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Migrant cap is unlawful: British court

world Updated: Dec 20, 2010 01:09 IST
Dipankar De Sarkar
Dipankar De Sarkar
Hindustan Times
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A controversial upper limit imposed on the numbers of non-Europeans allowed to settle down in Britain has been described as “unlawful” by a British court, dealing a fresh blow to the government’s immigration policy.

High Court judges ruled that home minister Theresa May “sidestepped” parliamentary scrutiny in her attempt to impose the temporary cap on skilled non-European migrants, whose numbers are dominated by Indians. The judges’ decision relates to an interim cap of 24,100 for the period between June 2010 and April 2011, when the government is set to announce a permanent cap.

The cap affects skilled immigrants arriving on visas classed as Tier 1, where they are free to look around for jobs, and Tier 2, which are tied to specific job offers.

“The secretary of state (Theresa May) made no secret of her intentions,” the judges said. “There can be no doubt that she was attempting to side-step provisions for Parliamentary scrutiny set up under provisions of the 1971 Immigration Act, and her attempt was for that reason unlawful.” The judges ruled on a challenge brought by the Joint Council for the Welfare of Immigrants, a non-government body, and the English Community Care Association, which represents home-based nurses – a profession that relies heavily on migrants from the Philippines and India.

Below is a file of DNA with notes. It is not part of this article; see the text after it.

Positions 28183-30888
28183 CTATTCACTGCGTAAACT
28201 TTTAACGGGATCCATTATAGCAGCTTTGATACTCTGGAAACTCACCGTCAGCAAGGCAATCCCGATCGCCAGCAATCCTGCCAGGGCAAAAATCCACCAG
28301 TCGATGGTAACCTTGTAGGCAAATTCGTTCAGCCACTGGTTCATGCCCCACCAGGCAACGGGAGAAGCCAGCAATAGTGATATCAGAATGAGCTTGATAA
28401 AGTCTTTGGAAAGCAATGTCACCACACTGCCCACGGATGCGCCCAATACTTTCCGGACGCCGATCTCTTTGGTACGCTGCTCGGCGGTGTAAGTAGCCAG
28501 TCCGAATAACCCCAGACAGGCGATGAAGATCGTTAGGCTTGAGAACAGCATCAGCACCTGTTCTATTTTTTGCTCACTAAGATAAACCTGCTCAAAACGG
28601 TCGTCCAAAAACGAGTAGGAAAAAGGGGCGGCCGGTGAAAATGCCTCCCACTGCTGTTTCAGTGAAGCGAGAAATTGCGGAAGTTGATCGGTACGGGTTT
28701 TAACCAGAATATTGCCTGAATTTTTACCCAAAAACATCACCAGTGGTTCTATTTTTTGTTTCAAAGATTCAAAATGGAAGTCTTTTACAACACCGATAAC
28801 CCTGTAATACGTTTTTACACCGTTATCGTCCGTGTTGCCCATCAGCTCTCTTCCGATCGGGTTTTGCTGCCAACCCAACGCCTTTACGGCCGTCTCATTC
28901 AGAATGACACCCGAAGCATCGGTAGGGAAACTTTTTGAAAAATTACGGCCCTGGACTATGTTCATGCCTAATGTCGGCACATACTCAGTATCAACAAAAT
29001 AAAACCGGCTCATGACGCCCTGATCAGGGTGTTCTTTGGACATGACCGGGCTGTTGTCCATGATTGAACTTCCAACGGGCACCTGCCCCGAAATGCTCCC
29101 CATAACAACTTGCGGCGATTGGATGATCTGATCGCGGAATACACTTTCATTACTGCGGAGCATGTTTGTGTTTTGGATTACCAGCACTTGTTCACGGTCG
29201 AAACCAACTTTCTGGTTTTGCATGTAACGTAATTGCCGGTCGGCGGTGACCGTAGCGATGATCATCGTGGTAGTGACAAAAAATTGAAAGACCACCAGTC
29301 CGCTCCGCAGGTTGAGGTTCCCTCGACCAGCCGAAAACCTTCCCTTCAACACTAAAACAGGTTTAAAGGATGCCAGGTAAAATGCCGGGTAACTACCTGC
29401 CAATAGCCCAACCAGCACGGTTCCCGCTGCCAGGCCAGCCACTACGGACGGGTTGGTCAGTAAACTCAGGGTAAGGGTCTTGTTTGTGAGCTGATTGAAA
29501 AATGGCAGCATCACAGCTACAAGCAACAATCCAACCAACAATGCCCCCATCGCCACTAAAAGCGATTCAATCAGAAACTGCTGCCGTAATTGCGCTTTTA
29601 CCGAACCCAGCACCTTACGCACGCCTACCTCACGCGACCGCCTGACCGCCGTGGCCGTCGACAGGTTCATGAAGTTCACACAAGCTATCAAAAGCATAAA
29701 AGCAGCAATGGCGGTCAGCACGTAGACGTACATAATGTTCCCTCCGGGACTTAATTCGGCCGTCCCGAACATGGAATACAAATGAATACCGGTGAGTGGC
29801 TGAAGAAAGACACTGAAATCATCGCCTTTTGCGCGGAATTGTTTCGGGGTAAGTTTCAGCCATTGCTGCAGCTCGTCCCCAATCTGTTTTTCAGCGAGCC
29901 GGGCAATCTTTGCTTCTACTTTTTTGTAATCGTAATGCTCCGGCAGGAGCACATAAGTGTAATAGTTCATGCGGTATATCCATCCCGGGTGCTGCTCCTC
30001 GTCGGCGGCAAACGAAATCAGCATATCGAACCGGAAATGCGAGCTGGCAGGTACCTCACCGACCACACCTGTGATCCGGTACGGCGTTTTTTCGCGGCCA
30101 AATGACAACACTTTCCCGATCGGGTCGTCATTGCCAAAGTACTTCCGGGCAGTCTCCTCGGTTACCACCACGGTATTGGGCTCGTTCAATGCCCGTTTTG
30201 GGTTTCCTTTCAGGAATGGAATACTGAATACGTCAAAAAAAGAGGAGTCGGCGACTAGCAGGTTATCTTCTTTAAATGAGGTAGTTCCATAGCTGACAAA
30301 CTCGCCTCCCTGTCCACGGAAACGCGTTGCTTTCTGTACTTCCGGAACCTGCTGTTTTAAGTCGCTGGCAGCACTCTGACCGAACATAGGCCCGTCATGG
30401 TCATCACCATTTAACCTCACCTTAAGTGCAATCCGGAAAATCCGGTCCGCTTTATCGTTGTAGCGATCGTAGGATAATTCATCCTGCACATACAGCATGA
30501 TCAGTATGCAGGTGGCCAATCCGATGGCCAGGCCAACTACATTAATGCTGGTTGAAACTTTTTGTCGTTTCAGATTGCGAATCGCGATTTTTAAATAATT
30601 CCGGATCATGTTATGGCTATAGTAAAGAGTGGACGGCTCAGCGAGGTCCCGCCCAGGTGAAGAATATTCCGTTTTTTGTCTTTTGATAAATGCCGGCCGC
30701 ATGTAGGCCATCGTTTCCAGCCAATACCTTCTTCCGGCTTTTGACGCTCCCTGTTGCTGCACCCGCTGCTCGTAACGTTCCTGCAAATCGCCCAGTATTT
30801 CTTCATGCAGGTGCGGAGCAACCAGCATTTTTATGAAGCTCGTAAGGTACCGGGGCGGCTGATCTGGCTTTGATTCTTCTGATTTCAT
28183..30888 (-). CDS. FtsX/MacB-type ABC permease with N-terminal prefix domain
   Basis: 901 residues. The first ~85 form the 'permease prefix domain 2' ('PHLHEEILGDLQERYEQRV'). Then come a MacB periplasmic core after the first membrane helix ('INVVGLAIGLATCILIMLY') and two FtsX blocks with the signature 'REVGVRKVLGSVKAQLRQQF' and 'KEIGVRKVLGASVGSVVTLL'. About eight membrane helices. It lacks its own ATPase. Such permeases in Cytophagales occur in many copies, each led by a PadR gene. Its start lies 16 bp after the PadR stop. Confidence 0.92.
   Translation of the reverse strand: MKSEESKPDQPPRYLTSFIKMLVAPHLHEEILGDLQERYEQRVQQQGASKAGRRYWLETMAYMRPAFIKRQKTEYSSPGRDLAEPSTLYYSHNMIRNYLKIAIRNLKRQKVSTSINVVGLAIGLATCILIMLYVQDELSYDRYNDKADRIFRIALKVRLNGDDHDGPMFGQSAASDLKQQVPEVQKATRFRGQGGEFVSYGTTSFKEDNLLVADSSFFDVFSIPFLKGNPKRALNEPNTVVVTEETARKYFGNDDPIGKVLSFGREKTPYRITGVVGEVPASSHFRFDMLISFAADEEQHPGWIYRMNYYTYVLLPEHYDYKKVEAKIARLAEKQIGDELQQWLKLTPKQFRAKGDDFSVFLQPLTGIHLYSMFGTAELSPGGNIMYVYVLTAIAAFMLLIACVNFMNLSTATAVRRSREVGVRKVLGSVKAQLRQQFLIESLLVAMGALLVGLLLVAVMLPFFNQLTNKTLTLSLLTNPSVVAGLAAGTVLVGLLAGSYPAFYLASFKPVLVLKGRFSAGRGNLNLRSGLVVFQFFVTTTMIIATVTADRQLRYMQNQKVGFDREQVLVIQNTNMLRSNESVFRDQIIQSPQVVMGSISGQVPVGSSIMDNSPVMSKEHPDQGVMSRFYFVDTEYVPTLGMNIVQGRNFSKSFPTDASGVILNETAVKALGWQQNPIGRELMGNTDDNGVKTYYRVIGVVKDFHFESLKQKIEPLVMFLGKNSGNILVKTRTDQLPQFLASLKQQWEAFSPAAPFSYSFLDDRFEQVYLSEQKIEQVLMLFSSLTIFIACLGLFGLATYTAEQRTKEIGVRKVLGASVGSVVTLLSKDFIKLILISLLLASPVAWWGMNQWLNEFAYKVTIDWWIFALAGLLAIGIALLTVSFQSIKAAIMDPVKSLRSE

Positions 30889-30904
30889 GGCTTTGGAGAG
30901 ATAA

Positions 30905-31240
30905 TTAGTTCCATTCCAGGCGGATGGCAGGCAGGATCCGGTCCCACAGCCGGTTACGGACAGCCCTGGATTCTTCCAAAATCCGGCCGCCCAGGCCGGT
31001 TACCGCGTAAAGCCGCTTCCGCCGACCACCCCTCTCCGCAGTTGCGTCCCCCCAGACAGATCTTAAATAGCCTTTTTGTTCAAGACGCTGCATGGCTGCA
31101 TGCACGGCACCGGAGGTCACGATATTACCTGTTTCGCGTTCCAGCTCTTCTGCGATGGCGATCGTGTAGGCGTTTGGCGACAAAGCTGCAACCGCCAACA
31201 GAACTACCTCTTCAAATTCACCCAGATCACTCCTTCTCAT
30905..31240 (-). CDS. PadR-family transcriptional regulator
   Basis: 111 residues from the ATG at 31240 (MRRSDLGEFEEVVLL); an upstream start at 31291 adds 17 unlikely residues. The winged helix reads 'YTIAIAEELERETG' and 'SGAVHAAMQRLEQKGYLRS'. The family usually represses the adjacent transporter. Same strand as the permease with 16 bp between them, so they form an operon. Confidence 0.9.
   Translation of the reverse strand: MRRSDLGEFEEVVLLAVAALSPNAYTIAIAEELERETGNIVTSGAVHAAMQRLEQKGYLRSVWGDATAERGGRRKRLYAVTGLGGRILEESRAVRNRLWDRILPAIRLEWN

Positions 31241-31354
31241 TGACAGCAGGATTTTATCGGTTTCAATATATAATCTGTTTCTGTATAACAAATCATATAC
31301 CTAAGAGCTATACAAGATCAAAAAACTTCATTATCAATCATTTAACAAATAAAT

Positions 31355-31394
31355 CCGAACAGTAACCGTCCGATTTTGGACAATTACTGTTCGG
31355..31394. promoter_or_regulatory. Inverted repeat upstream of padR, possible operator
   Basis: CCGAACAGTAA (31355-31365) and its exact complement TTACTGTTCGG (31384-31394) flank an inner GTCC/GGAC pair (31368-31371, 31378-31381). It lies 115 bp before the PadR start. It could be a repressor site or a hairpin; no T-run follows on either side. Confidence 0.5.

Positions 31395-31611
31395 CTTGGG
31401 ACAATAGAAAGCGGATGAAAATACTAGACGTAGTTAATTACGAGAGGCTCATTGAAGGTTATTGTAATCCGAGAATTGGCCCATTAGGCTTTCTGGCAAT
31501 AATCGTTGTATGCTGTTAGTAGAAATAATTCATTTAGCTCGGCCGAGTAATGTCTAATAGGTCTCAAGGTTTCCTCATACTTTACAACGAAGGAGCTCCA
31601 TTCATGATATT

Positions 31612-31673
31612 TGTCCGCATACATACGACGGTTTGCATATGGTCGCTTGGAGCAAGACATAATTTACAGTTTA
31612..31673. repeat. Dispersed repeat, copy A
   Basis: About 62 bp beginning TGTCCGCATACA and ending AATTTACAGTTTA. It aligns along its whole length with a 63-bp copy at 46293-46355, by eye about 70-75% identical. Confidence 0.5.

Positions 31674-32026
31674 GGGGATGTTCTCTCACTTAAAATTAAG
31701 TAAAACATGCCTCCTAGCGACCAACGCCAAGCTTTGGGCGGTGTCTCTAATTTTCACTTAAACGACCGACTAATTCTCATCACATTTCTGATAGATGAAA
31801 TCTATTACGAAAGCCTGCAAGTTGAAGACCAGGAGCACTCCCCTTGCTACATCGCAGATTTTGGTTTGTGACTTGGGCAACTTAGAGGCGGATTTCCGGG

JCWI chief Habib Rahman welcomed its victory in the court and urged May to “prioritise the welfare of people and the country over and above her desire to pander to xenophobia and tabloid headline writers.”

JCWI chief Habib Rahman welcomed its victory in the court and urged May to “prioritise the welfare of people and the country over and above her desire to pander to xenophobia and tabloid headline writers.”

But immigration minister Damian Green, while expressing his government’s “disappointment” at the ruling, declared: “We will do all in our power to continue to prevent a rush of applications before our more permanent measures are in place.”

The ruling will please businesses that have benefited from the previous government’s more flexible immigration rules that allowed in large numbers of skilled workers from outside Europe, the majority of them from India.